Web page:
Linked by Hadrien Grasland on Fri 28th Jan 2011 20:37 UTC
OSNews, Generic OSes It's recently been a year since I started working on my pet OS project, and I often end up looking backwards at what I have done, wondering what made things difficult in the beginning. One of my conclusions is that while there's a lot of documentation on OS development from a technical point of view, more should be written about the project management aspect of it. Namely, how to go from a blurry "I want to code an OS" vision to either a precise vision of what you want to achieve, or the decision to stop following this path before you hit a wall. This article series aims at putting those interested in hobby OS development on the right track, while keeping this aspect of things in mind.
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RE[11]: Machine language or C
by Alfman on Sun 30th Jan 2011 10:00 UTC in reply to "RE[10]: Machine language or C"
Alfman
Member since:
2011-01-28

I'll concede the industry consensus is on your side.
Professors preach how premature optimization is bad.
Client contracts generally don't spec out terms for efficiency up front.
Employers never ask about my ability to generate efficient code.
With mores law, who cares if code is less efficient? Ram is cheap, so are more cores.


This collective mindset has lead to code bloat of unimaginable proportions. A desktop with productivity apps require insane amount of ram and cpu for no good reason.

I guess I'm just one of the few dinosaurs left who appreciates the elegance of tight code and I just lash out in vein at what I view to be the cause of it's downfall: the trivialization of optimal code and efficiency.

Edited 2011-01-30 10:01 UTC

Reply Parent Score: 1

RE[12]: Machine language or C
by Neolander on Sun 30th Jan 2011 10:15 in reply to "RE[11]: Machine language or C"
Neolander Member since:
2010-03-08

That's not what I said, but you must have encountered one of the earlier, less clear edits of my post.

I do not advocate the absolute lack of software optimization which we have nowadays. Though I think feature bloat and poor design are more to blame there, as an aside.

What I advocate is only not optimizing too much too early.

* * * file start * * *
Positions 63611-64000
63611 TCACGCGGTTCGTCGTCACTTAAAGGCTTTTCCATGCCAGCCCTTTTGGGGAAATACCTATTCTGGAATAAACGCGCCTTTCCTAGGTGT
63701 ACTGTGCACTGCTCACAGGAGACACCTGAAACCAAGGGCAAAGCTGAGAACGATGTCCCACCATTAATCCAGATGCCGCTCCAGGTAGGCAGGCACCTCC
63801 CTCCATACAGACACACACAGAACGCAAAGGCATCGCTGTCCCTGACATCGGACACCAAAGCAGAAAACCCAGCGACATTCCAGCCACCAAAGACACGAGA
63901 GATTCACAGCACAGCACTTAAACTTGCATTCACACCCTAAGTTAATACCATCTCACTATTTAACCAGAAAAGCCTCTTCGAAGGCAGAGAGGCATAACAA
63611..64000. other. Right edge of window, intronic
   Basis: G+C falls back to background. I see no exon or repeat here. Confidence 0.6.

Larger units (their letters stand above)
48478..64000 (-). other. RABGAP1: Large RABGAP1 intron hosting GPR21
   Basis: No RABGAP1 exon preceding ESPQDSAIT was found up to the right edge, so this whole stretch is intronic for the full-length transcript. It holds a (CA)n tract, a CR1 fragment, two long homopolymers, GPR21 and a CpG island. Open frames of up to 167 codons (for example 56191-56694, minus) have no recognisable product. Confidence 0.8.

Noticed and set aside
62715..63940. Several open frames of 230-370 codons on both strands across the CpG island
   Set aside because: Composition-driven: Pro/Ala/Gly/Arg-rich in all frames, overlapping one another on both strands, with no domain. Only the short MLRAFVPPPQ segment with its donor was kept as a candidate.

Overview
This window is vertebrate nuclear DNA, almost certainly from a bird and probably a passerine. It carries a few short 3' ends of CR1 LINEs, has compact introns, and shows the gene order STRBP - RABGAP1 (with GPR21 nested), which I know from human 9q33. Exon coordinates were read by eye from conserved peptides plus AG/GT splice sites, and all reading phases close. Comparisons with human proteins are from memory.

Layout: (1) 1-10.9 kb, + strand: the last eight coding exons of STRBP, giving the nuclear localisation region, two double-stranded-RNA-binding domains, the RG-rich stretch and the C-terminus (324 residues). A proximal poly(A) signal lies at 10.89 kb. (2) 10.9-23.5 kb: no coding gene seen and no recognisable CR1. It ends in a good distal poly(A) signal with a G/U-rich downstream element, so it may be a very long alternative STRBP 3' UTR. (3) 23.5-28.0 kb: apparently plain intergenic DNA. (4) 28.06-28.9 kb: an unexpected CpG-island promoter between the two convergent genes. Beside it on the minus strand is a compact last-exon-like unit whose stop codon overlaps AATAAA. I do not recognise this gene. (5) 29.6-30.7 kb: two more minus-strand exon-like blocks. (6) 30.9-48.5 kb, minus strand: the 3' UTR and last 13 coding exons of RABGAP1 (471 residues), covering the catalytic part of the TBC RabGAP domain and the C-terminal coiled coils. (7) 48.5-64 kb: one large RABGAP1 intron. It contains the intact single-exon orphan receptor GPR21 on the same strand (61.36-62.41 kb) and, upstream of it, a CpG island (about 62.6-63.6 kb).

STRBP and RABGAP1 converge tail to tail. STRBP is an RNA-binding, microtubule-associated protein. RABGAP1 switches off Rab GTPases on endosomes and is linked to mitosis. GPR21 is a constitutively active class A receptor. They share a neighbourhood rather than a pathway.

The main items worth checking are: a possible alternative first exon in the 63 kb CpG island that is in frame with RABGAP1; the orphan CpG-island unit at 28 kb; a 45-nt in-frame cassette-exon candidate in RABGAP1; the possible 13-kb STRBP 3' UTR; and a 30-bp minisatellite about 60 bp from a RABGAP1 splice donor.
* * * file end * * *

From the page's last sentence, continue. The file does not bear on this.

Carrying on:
There are several reasons for this.

First, it's a great way to lose time you could have spent on optimizing something more important. Tanenbaum tells us an interesting story in Modern Operating Systems, for that matter : one of his students, who worked on MINIX, spent 6 months optimizing the "mkfs" program, which writes a filesystem on a freshly formatted disk, and more months debugging the optimized version in order to make it work.

This program is generally called exactly once in the life of the operating system, so was it really worth the effort ? Shouldn't he have cut his optimizer's teeth on something more important, like say boot times ?

Second reason why early optimization is bad is that, as I mentioned earlier, there's a degree of optimization past which code becomes dirtier and harder to debug. Caching is a good example. Clean code is very, very important, because past a certain degree of dirtiness one can do nothing with code. Not even optimizing. So this is a though decision, one that is not trivial and which should only be made after profiling has shown that the code is actually too slow as is.

Reply Parent Score: 1

RE[13]: Machine language or C
by Alfman on Sun 30th Jan 2011 22:22 in reply to "RE[12]: Machine language or C"
Alfman Member since:
2011-01-28

"Second reason why early optimization is bad is that, as I mentioned earlier, there's a degree of optimization past which code becomes dirtier and harder to debug."

Re-writing code in assembly (for example) is usually a bad idea even after everything is working, surely it's even worse to do before. But then this isn't the sort of optimization I'm referring to at all.

Blanket statements like "premature optimization is the root of all evil" put people in the mindset that it's ok to defer consideration of efficiency in the initial design. The important factors proposed are ease of use, manageability, etc. Optimization and efficiency should only be tackled on at the end.

However, some designs are inherently more optimal than others, and switching designs mid stream in order to address efficiency issues can involve a great deal more difficultly than had the issues been addressed up front.

For a realistic example, see how many unix client/server apps start by forking each client. This design, while easy to implement up front, tends to perform rather poorly. So now we have to add incremental optimizations such as preforking and adding IPC, then we have to support multiple clients per process, etc.

After all this work, the simple app + optimizations end up being more convoluted than an more "complicated" solution would have been in the first place.

The Apache project is a great example of where this has happened.


The linux kernel has also made some choices up front which has made optimization extremely difficult. One such choice has been the dependence on kernel threads in the filesystem IO layer. The cement has long dried on this one. Every single file IO request requires a kernel thread to block for the duration of IO. Not only has this design been responsible numerous lock ups for network file systems due to it being very difficult to cancel threads safely, but it has impeded the development of efficient asynchronous IO in user space.

Had I been involved in the development of the Linux IO subsystem in the beginning, the kernel would have used async IO internally from the get go. We cannot get there from here today without rewriting all the filesystem drivers.

The point being, sometimes it is better to go with a slightly more complicated model up front inorder to head off complicated optimizations at the end.

Edited 2011-01-30 22:36 UTC

Reply Parent Score: 2